The most efficient method to determine the pH of soil is to use soil gauges that precise in measuring soil pH and is suitable to test potting as well as garden soil to allow you to plant your garden with certainty. The best part is that they are sold at a reasonable price on Amazon.

To make sure that your soil is in the correct pH for azaleas, I suggest plant with an ericaceous (acidic) pot soil that is available on the internet and at garden shops. Check out my guide for more details on the best soil mix for pots that are both outdoor and indoor Azaleas.

Key Takeaways:

  • Drought is among the most significant risks facing potted azaleas since the roots are small and require the soil used for potting to remain moist, but not completely saturated. Pots for outdoor use can dry out rapidly in sun, and indoor pots can dry out due to the presence of the heat sources in the home.
  • If possible, water with rainwater since rainwater can be acidic (azaleas require soil that is acidic) as well as tap water is typically acidic (7) or alkaline.
  • Azaleas are often affected by root rot when placed in pots that do not have drainage holes at the base. The drip tray or drip pots collect the water, and the soil is flooded. The signs of root rot are the drooping of foliage and yellow/brown leaves.
  • The growth rate can be reduced or the plant could have fewer blooms because of the lack fertile soil. Introduce slow release fertilizers in spring. It is an azalea-specific plant food that has the correct amount of nutrients.
  • Azaleas like partial shade. If they are not getting enough sunlight, azaleas will show less growth and less flowers, however with excessive direct sunlight, azalea leaves will become brown and flowers will quickly wilt and the chance of drought is increased because of soil evaporation and transpiration of the leaves. Morning sun , followed by shade from the intense midday sun, and afternoon sun is the ideal time for all climates, and also the dappled light of the canopy of a tree.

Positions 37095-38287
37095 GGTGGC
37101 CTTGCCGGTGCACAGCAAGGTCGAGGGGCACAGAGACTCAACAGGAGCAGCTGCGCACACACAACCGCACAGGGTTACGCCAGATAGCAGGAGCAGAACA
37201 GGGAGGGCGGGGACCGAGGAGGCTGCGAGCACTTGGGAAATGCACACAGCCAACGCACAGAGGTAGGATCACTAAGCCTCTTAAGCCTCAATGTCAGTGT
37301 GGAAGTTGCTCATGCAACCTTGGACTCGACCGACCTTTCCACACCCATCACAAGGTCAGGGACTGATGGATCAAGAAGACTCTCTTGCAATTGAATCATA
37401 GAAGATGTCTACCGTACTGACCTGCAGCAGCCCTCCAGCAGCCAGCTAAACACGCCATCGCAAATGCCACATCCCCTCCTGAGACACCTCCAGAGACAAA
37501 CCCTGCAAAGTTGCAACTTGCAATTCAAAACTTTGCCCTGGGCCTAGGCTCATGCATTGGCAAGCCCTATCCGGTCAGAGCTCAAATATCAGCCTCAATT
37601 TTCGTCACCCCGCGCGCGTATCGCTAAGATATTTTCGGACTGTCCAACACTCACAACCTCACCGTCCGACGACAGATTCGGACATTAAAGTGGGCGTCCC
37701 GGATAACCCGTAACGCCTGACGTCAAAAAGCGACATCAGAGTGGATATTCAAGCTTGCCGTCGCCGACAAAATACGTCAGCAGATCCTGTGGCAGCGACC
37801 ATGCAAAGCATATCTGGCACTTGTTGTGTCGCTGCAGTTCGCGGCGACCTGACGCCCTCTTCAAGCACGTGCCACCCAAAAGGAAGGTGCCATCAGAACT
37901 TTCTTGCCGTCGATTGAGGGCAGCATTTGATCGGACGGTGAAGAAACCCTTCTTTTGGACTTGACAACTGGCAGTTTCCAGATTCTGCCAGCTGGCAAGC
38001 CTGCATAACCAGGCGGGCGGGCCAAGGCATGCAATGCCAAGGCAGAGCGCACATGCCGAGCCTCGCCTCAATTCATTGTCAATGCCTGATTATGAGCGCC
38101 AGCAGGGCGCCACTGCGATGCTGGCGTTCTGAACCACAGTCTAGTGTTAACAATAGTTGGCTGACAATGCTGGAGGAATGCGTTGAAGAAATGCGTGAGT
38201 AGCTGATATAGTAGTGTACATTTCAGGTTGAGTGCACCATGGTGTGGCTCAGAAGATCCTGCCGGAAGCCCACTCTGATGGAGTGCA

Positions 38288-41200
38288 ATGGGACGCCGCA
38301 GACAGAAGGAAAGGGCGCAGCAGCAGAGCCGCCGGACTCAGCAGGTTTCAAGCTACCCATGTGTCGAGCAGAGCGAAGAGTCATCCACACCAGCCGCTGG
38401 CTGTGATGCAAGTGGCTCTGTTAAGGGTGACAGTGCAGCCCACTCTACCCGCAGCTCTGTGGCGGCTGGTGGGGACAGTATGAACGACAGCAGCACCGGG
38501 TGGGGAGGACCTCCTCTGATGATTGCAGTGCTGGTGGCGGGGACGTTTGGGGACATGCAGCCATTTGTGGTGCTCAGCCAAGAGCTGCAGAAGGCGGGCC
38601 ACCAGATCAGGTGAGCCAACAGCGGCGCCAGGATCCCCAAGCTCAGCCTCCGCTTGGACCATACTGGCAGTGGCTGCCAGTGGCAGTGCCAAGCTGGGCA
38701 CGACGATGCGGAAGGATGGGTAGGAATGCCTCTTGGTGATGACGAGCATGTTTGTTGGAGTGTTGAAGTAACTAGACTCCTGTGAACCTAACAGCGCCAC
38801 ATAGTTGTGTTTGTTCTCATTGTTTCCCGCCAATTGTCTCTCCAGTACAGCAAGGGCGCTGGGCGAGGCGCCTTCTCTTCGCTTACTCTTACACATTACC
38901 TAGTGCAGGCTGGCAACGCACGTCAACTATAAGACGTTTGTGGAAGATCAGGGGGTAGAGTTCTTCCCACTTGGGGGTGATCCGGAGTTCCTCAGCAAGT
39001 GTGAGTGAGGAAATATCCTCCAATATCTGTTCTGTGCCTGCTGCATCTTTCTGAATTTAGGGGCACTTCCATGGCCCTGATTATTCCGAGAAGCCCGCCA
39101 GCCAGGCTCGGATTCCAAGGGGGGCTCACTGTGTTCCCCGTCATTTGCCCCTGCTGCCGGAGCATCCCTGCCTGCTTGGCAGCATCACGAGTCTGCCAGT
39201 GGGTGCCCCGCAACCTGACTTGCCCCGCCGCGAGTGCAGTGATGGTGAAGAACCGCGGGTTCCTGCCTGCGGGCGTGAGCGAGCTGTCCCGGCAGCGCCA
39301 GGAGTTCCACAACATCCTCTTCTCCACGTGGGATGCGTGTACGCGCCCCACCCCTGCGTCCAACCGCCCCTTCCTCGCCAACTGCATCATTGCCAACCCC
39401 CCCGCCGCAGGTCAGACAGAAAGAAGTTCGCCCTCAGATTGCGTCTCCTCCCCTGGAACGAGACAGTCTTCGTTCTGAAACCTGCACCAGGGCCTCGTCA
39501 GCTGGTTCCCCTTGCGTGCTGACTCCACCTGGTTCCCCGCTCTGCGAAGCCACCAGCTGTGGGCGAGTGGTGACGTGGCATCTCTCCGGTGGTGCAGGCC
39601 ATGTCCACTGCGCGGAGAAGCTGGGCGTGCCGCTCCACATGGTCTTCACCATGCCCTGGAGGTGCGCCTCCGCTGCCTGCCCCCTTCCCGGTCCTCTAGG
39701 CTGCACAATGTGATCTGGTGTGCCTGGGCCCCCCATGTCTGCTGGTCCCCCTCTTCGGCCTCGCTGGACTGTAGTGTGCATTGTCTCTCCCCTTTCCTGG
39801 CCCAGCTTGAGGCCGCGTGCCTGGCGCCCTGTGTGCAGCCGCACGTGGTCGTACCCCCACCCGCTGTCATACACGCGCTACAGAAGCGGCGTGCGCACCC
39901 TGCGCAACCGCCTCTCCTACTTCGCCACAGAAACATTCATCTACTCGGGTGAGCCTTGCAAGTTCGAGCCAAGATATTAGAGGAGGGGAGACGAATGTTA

• Room temperatures that fluctuate are an issue for azaleas since rooms that are too hot could cause leaf loss and drought. Make sure indoor azaleas are out of the path of air flow as well as away from radiators.
  • Azaleas require a potting soil that is acidic with a pH of 4 to 6. When the soil pH is more the pH 7 range, neutral, or even alkaline, the roots of the azaleas will not be capable of absorbing the nutrients that the plant needs. The signs of stress are the appearance of yellowed foliage, stunted growth, and less flowers. Add peat moss or ericaceous compost (both acidic) prior to planting azaleas into pots to ensure the proper pH to ensure an azalea that is healthy.
Stephanie

Stephanie

Went from an inexperienced gardener to a half-decent one over 10+ years. I cover anything from general indoor plant guides and lawn care, to succulents and flowers. Super happy to share my tips and tricks with you :)